Happy Saturday – Public art is an interesting thing. Cities want pay various artists to create works and then they are displayed for the (hopeful) edification of the people and beatification of the city. The problem is the appreciation of art is a very personal thing. You may or may not have any formal education in art, but you will always have an opinion about any art you encounter.
The City of Denver has an extensive public art program. Since the Dog lives in the Mile High City, he thought he would use this weekly space to take a look at various pieces of public art. Now the Dog knows that many of you will know about the Blue Stallion at the Denver International Airport, but this hound is not a believer in starting with the negative . Rest assured we will get to that travesty (including the story of how it killed its creator) on another weekend.
Instead lets kick off this series with a piece of art that the Dog found during the 2008 Democratic Convention. It is called Scottish Angus Cow and Calf by Dan Ostermiller.
Back in August of 2008, your hound was walking to where his wife worked so we could drive home together. This mean cutting across a big stretch of down town Denver. The Police were gearing up for their infamous Civic Center Park bust of a teenagers and others partying in the park that night. So the Dog had to detour behind the Denver Museum of Art. Passing by the back of the Museum there was this piece, gleaming dully in the spot lights.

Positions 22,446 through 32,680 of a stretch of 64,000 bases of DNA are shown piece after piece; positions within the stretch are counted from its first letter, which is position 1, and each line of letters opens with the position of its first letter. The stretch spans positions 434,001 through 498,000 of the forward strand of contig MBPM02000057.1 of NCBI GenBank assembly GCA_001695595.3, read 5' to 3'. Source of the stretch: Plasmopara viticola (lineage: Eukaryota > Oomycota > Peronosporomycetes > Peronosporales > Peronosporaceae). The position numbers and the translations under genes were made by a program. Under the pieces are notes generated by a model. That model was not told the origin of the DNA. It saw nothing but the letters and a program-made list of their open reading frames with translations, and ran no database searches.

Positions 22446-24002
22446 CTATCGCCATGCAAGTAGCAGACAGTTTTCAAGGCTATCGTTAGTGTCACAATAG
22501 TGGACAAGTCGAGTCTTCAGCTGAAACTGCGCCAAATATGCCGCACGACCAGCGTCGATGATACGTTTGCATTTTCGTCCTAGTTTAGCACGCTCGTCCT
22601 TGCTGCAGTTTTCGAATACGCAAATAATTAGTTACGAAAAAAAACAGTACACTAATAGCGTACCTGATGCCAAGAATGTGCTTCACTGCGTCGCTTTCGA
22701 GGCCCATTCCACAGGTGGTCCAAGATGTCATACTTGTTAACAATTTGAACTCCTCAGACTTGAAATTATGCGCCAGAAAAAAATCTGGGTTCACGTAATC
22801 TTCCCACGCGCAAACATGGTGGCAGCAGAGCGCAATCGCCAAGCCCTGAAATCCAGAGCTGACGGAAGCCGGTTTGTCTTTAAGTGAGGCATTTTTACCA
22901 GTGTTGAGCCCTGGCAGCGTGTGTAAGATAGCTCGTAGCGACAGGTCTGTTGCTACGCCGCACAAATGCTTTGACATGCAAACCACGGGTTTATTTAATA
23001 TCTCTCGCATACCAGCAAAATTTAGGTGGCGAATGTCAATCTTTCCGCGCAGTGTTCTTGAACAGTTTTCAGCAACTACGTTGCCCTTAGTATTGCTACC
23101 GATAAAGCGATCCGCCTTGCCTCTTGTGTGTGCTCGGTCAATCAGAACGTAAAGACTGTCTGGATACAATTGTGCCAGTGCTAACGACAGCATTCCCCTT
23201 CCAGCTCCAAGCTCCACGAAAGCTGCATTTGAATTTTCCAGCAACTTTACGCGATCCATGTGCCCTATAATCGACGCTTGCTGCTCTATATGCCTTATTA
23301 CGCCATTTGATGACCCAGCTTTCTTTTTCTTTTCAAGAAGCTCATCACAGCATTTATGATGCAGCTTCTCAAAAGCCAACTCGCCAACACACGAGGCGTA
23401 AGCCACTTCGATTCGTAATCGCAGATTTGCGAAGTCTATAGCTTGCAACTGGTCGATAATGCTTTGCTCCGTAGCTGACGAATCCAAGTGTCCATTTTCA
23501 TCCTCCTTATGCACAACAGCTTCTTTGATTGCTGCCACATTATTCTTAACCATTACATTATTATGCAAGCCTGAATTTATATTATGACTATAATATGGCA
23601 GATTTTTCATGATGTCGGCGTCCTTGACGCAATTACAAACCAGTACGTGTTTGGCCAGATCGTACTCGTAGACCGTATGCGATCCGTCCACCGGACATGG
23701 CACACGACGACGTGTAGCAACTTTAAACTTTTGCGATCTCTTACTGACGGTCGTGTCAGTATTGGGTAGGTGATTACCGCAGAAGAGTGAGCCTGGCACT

Now Denver has a reputation as a Cow-Town. It is one that we earn every year with the National Western Stock Show, so it made the Dog laughed aloud when he first saw this calf and cow, fifteen feet tall in bronze. The thing is it also stopped me in my tracks. There is something compelling about the look on the calf’s face. Mr. Ostermiller has managed to capture that look of interest and concern that calves often show. The angle of the legs show that it is young and uncertain on its feet, yet it is wants to stand.
The open mouth on the mother cow is also something you see, if you have spent any time around cattle. You can almost hear her complaint at you being too close to her new born. Still she is not up on her feet, so she does not see you as threat, just something that needs a little warning of how to behave.
All in all, this piece is exactly what the Dog wants out of public art. It is engaging, it is very masterfully executed and it requires some thought from the viewer to put in context. The only problem with it is the location. It sited one street away from Broadway, one of the biggest and busiest streets in Denver, where almost no one will ever see it. The piece is big enough that it would be quite visible on a 40 mile per hour street, yet calf and cow are tucked away behind the museum.
There is one of my favorite pieces of public art, what do you think?
The floor is yours.